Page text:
3. You’ll learn pretty much everything Georgetown has a pretty extensive core curriculum, which tends to scare students off. But think about the dinner conversations you will be prepared for after studying philosophy, history, theology and math/science (though this is optional for you SFS-ers). EBW-CroppedAs a future diplomat/banker/business-person/other standard post-Georgetown career, you will dazzle other important people with your ability to converse intelligently about … pretty much everything. Tell them all about that amazing gen ed class you took or bring them along to your intensive Arabic recitation.

4. You’ll do cool things with your free time So it may or may not impress you that Georgetown has over 200 clubs and student organizations. What should impress you is the way these clubs and student organizations manifest themselves as part of your life at school. It isn’t just that you play frisbee, or work for The Hoya or participate in debate. It’s that these things are as much a part of your life as school, friends and family are. These people become your family and these activities become places of fun, learning, and relaxation. How you ask? This is the magic of Georgetown. Take them to the waterfront, on the metro, to the Eastern Market or to some great speaker.

Photos: Georgetown University, Sports Illustrated, Georgetown Law, Wikipedia

Go Loco for Local: A Guide to the GU Farmers’ Market

When people think of Wednesdays, they usually think “hump day” or new episodes of their favorite show (Modern Family Wednesdays?) Personally, I think about fresh fruit, Indian food and “people watching” (read as: stalking). One of the best parts about Georgetown in the fall is the weekly farmers market. However, there are some Hoyas that don’t venture to this amazing institution. Maybe they’re scared or maybe they’re just hiding in their Lau 4 cubicles – been there, done that. Do not worry, it is okay, you have time to change your ways! For those willing to give it a try here are my tips to make the most of your farmers market experience:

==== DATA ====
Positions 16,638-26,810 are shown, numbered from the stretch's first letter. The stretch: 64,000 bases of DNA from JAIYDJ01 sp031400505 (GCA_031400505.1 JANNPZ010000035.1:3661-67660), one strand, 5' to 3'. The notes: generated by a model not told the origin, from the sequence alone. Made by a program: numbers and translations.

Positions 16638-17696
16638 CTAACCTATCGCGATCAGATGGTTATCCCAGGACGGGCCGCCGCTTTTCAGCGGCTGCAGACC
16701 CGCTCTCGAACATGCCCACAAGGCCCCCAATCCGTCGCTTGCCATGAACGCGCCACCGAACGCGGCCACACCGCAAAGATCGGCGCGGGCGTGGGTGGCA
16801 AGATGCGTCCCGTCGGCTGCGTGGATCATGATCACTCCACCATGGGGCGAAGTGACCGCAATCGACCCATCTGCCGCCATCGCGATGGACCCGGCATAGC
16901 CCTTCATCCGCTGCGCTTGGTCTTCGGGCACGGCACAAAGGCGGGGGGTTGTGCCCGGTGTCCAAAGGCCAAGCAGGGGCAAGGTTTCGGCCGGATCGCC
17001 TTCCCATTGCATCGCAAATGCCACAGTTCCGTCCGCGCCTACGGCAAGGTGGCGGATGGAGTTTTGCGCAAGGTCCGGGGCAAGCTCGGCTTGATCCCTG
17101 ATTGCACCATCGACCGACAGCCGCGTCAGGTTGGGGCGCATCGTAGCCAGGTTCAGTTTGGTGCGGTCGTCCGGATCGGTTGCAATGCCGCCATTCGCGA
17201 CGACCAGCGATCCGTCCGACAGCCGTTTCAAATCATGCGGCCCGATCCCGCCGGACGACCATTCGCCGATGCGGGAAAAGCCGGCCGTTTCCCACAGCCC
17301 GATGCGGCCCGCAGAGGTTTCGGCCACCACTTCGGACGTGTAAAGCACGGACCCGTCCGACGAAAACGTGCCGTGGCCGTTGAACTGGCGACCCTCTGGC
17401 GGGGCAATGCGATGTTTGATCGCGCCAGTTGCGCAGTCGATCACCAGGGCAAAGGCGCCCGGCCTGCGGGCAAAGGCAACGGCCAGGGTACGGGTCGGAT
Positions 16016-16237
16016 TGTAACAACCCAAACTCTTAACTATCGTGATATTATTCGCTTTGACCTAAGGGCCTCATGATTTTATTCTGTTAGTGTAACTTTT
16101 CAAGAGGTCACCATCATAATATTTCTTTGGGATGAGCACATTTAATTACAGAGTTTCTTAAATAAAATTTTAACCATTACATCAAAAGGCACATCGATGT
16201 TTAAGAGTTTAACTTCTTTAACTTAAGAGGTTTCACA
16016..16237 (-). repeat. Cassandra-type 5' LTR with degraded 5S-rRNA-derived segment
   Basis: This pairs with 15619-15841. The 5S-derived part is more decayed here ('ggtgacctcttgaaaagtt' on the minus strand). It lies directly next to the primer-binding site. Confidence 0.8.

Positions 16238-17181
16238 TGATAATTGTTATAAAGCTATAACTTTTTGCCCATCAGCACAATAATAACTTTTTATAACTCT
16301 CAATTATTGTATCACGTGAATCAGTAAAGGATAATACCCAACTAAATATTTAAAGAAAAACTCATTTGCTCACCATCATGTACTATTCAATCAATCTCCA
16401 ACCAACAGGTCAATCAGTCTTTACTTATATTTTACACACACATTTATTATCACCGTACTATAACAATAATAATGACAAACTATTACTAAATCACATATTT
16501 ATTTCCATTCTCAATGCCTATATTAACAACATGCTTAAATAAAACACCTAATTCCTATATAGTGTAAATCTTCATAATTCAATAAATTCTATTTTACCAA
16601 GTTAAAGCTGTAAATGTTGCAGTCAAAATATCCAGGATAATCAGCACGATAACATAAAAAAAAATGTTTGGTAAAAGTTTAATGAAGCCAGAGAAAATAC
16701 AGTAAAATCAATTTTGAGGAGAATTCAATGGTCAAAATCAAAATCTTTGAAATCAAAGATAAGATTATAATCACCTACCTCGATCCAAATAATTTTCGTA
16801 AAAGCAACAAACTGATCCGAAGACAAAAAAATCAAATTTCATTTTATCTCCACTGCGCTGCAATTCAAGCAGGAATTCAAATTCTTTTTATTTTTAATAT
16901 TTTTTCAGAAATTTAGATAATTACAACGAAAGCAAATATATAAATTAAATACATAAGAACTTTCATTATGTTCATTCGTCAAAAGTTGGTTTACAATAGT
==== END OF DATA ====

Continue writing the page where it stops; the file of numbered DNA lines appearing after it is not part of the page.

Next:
Perfect Produce The GU Farmers Market offers a bunch of options when it comes to buying produce, but Ashton Farms is my favorite option. They accept credit cards, which is always a plus since no one ever has cash, and they also have a wide variety of fresh West Virginia grown fruits. The workers are also some of the nicest people I have met, be sure to befriend them and get the inside scoop on which apples are the best! Haven’t gotten your paycheck yet? Spent all your money on coffee and bagels? No worries, they offer free samples outside of their stand!

Lunch-tastic The market offers food that is not Leo’s, so take advantage of it! It might be a little pricey (depending on what you get) but trust me it is worth it. One of my favorite lunch places is Indigo Indian. Last year I waited in 40 degree weather for one of their famous indirolls! They make fresh Indian food that is easy to eat on the go or in class! However, make sure you get there at a time when everyone is not trying to get lunch … unless you like lines and waiting, because who am I to stop you.

Bring the money Many of the popular stations do accept major credit cards, but some don’t! Don’t waste your trip just because you aren’t prepared. Also, if you have cash with you it will prevent you from buying everything in sight. Your wallet and future purchases will thank you.

Grab and Go A large majority of the goods at the farmers market are not usable right away, therefore sometimes you need to think ahead. Plan out those weekend dinners and snacks before you go, you will thank me later when you are enjoying your pastries and perfectly ripened fruit.

Fun in the Healy Sun There is a reason why the farmers market takes place during the best times of the year: spring and fall! Instead of running inside with your goodies post-shopping spree, hang out on the lawn. Enjoy the sunshine and do some people watching (this is one of the best places for it). All Georgetown students deserve a break every once and awhile, enjoy it!

I’ll see you at the market, I’ll be the one with the bags on bags on bags. I’m usually pretty strong-willed, but farmers markets are my weakness.

The Georgetown University Farmers Market takes place every Wednesday from 12-5pm on Copley Lawn (you can’t miss it!)

Photo: Georgetown University Farmers Market

How to Beat the Flu (Before it Happens)

Sneeze PicIt’s that time again, Hoyas: BeWell Week. So if your life is anywhere near as ironic as mine tends to be, you’re either deathly ill or you’re about to become so in the coming days. And, chances are, you’re about to get hit with that bizarre throatache-turned-flu that’s been hitting campus harder than these gymnasts hit the mat.

While 4E has given you tips and tricks before for beating illnesses, we’ve never really told you how to prevent them. So, before you catch the strange bug that’s going around, follow some of these pointers to keep yourself in tip top shape:

1. Don’t touch the railings I know, the Hilltop is covered in stairs. And I know, that means the Hilltop is covered in railings, too. But I beg you, please do not touch them. Handrails are homes to all sorts of viruses, bacteria and germs (E. coli and mucus are quite common… Yuck!) Just work your legs a bit harder than usual and don’t grab those railings.